Mental Health Mentality
Your mental health is more important than your GPA. It’s an adage on the lips of every university student, especially when finals rear their heads. During finals week, it seems like those of us who can be bothered to look up from our books make it a point to form this security blanket, a safety net and a shoulder to cry on, to come together with our fellow sufferers and take a surface interest in each other’s mental well-being.
What about the rest of the year?
There’s a tendency in this country, and, dare we say it, at this university especially, for us to write off our mental health as unimportant. Our lives are cluttered with myriad responsibilities and worries, and the idea of taking time out to reevaluate and measure the severity of our troubles doesn’t seem worth the moments sacrificed. We tell ourselves that any anxiety we experience is no more than Finals Flu, a consequence of too much on our plate, and that when the quarter is over, all will be well.
But that’s not always true, and it’s time to face the facts. For some of us, that feeling of fraying at the seams doesn’t vanish when the scantrons are graded. Some of your friends and peers go home to sleepless nights and cold showers to wake up and wash away the woe, and we daresay that they aren’t getting the support they need.
But that’s odd, isn’t it? On our campus, there are enough support structures to make your head spin. The Counseling Center. The LGBT Resource Center. CARE. That’s just to name a few. The Counseling Center even offers a stellar Online Mental Health Screening and PDF’s for managing traumatic stress. Any given day on Ring Road, there’s a special interest or religious group beckoning with open arms and friendly words just to help out the student body. These structures may have some critics, but they’re out there every day offering pure assistance, so it’d be difficult to say that the blame for the mental health drain falls on their shoulders.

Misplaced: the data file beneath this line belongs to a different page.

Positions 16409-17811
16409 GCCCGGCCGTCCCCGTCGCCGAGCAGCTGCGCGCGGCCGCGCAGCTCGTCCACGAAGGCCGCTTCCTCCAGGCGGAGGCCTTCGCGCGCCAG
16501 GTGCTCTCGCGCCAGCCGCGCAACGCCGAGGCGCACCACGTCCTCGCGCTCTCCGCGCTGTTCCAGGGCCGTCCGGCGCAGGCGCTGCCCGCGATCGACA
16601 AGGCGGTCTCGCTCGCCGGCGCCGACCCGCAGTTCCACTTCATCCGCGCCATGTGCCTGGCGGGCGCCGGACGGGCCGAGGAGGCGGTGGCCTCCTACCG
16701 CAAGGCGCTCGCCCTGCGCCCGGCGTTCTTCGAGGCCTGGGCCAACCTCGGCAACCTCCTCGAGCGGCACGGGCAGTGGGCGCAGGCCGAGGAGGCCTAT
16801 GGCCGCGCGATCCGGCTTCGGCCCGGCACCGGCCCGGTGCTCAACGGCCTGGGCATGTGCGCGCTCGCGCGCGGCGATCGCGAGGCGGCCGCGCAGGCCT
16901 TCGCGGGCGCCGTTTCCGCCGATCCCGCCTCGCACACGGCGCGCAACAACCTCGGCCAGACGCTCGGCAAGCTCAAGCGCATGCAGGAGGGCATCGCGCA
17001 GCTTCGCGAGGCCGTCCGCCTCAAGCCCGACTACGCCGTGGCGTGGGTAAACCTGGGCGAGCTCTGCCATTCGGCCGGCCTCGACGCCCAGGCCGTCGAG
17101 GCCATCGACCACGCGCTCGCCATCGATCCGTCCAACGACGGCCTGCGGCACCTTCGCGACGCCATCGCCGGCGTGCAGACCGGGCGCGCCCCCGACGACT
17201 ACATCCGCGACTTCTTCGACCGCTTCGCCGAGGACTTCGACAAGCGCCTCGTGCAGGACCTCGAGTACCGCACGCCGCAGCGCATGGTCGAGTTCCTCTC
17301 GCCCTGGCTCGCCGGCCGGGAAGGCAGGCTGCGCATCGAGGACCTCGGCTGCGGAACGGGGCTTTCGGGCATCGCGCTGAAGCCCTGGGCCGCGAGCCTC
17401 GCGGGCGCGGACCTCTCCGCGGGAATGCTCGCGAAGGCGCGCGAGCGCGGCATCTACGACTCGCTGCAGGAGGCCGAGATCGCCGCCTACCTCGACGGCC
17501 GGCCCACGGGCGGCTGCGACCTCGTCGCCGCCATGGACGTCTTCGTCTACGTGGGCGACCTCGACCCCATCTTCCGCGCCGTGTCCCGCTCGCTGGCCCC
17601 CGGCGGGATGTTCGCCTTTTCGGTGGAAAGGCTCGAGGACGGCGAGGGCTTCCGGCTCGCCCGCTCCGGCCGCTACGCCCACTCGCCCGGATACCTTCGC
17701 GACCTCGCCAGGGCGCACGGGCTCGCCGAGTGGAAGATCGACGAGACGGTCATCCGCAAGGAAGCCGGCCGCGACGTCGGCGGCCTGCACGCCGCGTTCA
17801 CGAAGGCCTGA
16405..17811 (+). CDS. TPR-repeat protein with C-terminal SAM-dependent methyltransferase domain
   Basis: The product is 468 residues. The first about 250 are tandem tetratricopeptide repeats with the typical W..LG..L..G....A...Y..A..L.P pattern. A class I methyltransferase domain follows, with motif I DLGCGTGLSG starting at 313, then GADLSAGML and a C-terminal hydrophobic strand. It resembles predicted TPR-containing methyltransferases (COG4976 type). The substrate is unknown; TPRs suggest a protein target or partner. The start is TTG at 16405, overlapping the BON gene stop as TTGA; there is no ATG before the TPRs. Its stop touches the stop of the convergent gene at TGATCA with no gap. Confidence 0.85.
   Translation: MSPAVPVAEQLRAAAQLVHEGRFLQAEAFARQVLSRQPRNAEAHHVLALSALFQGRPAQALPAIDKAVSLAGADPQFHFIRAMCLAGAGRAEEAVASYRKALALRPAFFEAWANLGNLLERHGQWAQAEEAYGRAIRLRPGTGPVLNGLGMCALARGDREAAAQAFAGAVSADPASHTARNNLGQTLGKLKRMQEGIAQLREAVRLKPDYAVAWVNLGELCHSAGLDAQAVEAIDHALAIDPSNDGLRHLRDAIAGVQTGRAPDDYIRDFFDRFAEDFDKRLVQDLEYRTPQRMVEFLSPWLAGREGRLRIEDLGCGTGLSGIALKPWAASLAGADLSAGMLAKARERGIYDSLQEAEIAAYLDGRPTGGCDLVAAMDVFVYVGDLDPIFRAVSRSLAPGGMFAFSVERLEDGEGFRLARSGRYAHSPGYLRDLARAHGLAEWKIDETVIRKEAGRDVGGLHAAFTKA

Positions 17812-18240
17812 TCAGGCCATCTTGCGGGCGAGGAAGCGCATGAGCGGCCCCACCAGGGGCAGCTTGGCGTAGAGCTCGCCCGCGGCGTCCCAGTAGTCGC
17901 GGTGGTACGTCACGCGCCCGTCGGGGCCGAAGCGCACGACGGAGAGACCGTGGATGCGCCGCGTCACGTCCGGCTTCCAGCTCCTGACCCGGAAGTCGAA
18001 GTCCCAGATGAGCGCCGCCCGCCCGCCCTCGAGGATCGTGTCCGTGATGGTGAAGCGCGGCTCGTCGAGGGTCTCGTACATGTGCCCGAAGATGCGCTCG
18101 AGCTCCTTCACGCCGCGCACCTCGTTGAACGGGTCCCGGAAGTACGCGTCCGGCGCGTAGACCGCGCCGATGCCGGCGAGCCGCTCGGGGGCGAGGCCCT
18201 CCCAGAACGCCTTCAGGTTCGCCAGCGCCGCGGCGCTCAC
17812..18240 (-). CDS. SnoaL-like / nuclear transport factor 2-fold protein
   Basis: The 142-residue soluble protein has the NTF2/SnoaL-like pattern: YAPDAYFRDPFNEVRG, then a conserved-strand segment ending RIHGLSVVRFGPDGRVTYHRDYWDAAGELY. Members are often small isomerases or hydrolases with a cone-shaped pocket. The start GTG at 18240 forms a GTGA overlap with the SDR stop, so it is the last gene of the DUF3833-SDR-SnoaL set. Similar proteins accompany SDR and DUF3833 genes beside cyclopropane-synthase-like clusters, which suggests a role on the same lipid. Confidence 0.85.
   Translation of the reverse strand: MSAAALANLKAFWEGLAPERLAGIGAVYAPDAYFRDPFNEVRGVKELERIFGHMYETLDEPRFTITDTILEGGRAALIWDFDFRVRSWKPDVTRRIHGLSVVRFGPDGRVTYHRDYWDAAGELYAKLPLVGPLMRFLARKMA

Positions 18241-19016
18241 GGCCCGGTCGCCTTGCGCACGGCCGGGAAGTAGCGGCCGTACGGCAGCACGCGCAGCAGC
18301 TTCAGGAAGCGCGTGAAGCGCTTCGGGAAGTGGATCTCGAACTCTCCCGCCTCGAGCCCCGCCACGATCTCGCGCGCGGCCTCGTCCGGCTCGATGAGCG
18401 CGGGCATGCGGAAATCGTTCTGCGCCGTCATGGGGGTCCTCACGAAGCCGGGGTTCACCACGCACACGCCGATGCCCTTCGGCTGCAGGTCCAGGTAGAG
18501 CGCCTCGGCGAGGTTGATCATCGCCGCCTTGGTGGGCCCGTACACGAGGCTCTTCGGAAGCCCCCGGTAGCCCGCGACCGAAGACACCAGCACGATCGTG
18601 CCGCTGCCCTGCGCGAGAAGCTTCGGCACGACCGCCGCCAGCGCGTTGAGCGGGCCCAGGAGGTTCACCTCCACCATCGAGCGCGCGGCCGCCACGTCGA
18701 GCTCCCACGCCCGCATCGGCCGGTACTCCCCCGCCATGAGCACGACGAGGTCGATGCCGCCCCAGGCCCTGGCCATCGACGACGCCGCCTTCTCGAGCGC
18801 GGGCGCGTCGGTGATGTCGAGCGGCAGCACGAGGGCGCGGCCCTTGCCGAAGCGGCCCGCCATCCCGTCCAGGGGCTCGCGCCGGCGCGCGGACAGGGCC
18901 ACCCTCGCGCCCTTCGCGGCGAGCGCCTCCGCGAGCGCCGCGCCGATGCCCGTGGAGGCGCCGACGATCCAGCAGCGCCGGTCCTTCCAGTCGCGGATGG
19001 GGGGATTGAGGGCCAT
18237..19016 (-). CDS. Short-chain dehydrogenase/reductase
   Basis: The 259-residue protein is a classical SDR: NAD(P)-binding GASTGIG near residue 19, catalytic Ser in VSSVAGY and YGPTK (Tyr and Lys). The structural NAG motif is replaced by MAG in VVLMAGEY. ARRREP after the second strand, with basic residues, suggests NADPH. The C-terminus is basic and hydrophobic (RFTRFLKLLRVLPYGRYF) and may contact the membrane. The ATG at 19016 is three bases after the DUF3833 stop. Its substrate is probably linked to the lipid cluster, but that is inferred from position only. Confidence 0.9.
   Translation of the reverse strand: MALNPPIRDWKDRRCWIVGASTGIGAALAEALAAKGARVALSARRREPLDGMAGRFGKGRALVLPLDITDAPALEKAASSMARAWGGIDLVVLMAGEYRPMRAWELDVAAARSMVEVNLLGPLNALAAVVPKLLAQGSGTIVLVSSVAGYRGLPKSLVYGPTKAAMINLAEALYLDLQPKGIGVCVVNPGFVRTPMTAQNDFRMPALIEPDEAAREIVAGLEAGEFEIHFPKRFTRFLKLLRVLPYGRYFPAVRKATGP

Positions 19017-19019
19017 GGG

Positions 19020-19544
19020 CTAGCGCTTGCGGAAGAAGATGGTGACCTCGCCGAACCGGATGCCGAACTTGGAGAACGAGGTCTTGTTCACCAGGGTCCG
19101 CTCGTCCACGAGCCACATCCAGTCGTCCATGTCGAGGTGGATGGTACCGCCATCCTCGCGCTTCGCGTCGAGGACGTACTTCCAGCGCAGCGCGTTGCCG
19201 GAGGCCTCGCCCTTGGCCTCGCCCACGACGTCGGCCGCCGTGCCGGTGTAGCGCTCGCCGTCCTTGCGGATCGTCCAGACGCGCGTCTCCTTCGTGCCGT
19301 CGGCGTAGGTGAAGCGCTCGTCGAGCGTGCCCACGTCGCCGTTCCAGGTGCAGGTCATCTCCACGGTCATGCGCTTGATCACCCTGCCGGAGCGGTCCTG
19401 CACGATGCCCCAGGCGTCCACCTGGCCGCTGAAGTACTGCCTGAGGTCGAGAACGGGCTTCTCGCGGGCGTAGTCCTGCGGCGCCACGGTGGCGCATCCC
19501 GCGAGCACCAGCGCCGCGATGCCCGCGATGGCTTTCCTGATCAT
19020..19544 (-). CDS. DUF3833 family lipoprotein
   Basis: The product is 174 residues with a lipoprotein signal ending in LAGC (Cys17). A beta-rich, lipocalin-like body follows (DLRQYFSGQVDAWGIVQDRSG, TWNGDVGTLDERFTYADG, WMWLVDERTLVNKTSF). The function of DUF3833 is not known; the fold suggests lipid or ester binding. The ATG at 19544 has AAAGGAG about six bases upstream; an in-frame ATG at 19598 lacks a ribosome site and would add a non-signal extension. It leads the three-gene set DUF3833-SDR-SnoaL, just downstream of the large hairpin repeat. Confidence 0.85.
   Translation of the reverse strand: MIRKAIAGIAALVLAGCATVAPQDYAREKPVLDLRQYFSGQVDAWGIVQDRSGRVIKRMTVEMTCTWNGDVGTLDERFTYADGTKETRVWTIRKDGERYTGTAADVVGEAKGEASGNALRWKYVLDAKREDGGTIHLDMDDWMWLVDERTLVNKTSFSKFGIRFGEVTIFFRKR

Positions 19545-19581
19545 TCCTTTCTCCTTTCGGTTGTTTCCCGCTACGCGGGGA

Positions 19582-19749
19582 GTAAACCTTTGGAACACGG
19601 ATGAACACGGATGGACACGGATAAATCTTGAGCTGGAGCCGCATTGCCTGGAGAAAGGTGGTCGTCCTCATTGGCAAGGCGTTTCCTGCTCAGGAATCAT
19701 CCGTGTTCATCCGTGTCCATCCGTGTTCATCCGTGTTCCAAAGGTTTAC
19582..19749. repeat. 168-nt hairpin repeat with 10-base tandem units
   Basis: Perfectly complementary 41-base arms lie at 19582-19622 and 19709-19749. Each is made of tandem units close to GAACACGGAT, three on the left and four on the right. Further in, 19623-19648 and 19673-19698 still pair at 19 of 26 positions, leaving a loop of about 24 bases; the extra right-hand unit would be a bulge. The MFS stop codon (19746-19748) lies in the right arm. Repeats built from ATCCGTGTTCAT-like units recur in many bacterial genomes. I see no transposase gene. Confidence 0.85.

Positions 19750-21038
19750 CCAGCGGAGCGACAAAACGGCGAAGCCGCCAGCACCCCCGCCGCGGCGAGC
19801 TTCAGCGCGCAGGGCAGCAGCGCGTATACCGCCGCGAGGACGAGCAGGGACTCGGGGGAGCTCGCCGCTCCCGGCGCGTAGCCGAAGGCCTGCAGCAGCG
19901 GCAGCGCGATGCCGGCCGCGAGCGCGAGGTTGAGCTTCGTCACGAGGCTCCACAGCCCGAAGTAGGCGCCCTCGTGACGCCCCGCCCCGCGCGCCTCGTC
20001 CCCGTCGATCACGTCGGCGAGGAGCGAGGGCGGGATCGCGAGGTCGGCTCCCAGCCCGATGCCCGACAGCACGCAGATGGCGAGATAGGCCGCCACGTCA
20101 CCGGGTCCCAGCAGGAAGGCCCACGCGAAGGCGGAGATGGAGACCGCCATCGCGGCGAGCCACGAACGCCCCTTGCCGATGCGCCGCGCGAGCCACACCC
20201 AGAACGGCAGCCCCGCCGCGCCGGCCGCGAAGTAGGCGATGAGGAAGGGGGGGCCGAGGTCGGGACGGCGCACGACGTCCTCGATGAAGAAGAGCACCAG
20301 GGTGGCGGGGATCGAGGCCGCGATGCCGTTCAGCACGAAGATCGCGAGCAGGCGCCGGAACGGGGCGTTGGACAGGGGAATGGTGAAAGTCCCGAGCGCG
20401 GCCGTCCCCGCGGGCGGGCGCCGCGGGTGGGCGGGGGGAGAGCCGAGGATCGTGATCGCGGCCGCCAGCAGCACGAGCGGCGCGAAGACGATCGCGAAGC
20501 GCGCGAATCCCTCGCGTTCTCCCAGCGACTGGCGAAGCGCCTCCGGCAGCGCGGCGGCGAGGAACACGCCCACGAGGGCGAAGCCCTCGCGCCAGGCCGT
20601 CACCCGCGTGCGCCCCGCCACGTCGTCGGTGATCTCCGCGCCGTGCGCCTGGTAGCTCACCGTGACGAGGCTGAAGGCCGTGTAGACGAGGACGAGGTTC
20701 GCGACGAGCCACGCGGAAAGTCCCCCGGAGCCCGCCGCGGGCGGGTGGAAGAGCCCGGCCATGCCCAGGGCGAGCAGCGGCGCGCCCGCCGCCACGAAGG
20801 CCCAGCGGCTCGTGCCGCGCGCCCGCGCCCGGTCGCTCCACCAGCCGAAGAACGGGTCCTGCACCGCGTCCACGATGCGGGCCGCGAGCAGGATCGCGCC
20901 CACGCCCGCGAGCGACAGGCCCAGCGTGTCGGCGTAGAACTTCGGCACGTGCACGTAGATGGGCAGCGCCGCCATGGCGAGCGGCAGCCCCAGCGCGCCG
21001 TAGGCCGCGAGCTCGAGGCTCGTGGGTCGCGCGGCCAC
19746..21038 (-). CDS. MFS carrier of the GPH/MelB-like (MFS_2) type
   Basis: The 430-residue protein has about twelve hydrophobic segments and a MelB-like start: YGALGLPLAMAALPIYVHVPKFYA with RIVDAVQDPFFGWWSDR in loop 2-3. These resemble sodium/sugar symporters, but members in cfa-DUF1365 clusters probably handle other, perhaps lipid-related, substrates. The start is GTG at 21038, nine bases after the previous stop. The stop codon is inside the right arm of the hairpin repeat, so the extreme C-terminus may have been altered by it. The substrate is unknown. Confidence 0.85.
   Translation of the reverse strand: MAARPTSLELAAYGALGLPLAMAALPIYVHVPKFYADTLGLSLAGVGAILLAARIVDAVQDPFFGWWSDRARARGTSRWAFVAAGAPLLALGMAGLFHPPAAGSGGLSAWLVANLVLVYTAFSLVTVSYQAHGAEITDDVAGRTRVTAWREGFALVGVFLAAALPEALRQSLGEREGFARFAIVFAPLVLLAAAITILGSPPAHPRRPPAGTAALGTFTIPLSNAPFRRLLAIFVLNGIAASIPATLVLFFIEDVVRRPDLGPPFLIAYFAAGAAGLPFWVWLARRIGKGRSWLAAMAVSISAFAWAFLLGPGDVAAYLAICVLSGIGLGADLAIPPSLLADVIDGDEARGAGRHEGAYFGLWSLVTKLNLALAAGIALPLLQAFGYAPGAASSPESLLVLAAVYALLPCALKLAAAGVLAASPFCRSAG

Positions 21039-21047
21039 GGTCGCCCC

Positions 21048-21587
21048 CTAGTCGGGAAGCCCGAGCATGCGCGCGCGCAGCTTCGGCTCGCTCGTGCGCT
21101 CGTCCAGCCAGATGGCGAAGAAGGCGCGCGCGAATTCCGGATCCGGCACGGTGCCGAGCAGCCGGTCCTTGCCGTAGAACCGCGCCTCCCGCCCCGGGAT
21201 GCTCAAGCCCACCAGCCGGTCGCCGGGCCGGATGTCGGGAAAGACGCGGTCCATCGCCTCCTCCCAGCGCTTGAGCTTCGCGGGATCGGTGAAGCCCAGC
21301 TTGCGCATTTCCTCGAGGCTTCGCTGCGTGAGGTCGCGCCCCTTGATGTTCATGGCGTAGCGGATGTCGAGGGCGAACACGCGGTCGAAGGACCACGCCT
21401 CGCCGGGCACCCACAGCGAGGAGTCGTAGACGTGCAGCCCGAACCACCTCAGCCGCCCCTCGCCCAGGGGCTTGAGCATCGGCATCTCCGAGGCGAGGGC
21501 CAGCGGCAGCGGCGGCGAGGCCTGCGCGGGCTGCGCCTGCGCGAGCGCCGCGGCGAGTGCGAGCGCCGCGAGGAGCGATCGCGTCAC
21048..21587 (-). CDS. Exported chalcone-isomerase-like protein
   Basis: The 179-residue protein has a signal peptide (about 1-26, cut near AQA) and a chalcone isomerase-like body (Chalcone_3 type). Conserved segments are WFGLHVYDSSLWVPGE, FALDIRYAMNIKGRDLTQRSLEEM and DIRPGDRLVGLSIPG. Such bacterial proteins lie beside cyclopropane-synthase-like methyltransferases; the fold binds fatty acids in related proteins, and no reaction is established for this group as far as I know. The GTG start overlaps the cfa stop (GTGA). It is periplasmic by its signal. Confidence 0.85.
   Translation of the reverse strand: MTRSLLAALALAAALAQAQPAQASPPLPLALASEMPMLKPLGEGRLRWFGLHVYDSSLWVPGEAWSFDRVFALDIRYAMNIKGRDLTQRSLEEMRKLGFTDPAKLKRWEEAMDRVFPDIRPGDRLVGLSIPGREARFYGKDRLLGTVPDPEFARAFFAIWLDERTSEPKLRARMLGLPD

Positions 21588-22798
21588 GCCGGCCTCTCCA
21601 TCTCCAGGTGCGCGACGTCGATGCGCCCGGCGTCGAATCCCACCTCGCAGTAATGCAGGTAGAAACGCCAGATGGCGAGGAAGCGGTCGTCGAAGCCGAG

Then, unfortunately, this denial of a serious issue appears to be the fault of the populace, of a student body determined to pull itself up by its own fraying bootstraps. Time to face the facts: mental health and the issues surrounding it, including suicide needs attention.
We need more than a cheat sheet or a trip to the pub or even a friendly embrace — some of us need real help, and all of us need to change our attitude about it. We tend to stigmatize those seeking help for mental health, yet it should be looked at with the same receptiveness as physical health.
It’s partly a symptom of American individualism and partly a tendency to consider our youth a form of invincibility, but we can’t weather every storm alone. One bad day is one thing, but a whole string of them isn’t just coincidence — it’s a sickness. Depression isn’t something a person just “gets over.” We get wrapped up in mental bubble wrap, and if there’s nothing wrong with us we assume that everyone else is the same. We look at our scatterbrained friends and ask them to relax, to slow down, but maybe their anxiety is a symptom of something more. We rationalize our depression and say that it’s not important, that there’s children starving and soldiers fighting wars so what right do we have to be miserable, that we need to suck it up and get over it. But sometimes we can’t. Mental illness is just as serious, just as dangerous and just as prevalent as the common cold, and it’s time we realized that and acknowledged it. For our own sake, as well as for our friends.
So if you’re dredging through your classes with lead feet, if your heart feels too heavy to handle every little change in tide, if waking up in the morning seems like nothing beyond a chore, please, take some time to take a breath, take care of yourself and get some help.
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